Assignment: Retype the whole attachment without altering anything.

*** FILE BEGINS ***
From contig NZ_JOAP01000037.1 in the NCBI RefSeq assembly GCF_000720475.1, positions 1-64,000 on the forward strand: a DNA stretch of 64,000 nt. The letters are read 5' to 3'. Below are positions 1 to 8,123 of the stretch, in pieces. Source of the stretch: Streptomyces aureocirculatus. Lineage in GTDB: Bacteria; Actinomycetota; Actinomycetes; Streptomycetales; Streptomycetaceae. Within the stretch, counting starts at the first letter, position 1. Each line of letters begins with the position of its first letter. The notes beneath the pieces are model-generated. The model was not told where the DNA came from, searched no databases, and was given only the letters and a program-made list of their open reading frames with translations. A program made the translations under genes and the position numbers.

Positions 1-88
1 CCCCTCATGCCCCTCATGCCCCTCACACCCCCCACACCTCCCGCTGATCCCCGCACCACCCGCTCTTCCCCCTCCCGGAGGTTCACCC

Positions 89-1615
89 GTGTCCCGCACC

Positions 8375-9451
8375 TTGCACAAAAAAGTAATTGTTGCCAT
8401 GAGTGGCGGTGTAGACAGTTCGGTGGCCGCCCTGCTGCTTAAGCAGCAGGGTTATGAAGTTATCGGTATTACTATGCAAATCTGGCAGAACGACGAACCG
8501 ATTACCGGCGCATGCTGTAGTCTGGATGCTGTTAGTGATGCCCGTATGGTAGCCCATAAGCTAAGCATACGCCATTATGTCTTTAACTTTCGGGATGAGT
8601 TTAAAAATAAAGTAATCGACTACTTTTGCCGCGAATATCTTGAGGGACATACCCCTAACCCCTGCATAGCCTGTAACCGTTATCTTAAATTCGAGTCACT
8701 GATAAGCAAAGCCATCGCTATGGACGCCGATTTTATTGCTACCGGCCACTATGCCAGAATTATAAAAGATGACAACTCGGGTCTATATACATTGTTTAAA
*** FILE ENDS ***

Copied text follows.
From contig NZ_JOAP01000037.1 in the NCBI RefSeq assembly GCF_000720475.1, positions 1-64,000 on the forward strand: a DNA stretch of 64,000 nt. The letters are read 5' to 3'. Below are positions 1 to 8,123 of the stretch, in pieces. Source of the stretch: Streptomyces aureocirculatus. Lineage in GTDB: Bacteria; Actinomycetota; Actinomycetes; Streptomycetales; Streptomycetaceae. Within the stretch, counting starts at the first letter, position 1. Each line of letters begins with the position of its first letter. The notes beneath the pieces are model-generated. The model was not told where the DNA came from, searched no databases, and was given only the letters and a program-made list of their open reading frames with translations. A program made the translations under genes and the position numbers.

Positions 1-88
1 CCCCTCATGCCCCTCATGCCCCTCACACCCCCCACACCTCCCGCTGATCCCCGCACCACCCGCTCTTCCCCCTCCCGGAGGTTCACCC

Positions 89-1615
89 GTGTCCCGCACC

Positions 8375-9451
8375 TTGCACAAAAAAGTAATTGTTGCCAT
8401 GAGTGGCGGTGTAGACAGTTCGGTGGCCGCCCTGCTGCTTAAGCAGCAGGGTTATGAAGTTATCGGTATTACTATGCAAATCTGGCAGAACGACGAACCG
8501 ATTACCGGCGCATGCTGTAGTCTGGATGCTGTTAGTGATGCCCGTATGGTAGCCCATAAGCTAAGCATACGCCATTATGTCTTTAACTTTCGGGATGAGT
8601 TTAAAAATAAAGTAATCGACTACTTTTGCCGCGAATATCTTGAGGGACATACCCCTAACCCCTGCATAGCCTGTAACCGTTATCTTAAATTCGAGTCACT
8701 GATAAGCAAAGCCATCGCTATGGACGCCGATTTTATTGCTACCGGCCACTATGCCAGAATTATAAAAGATGACAACTCGGGTCTATATACATTGTTTAAA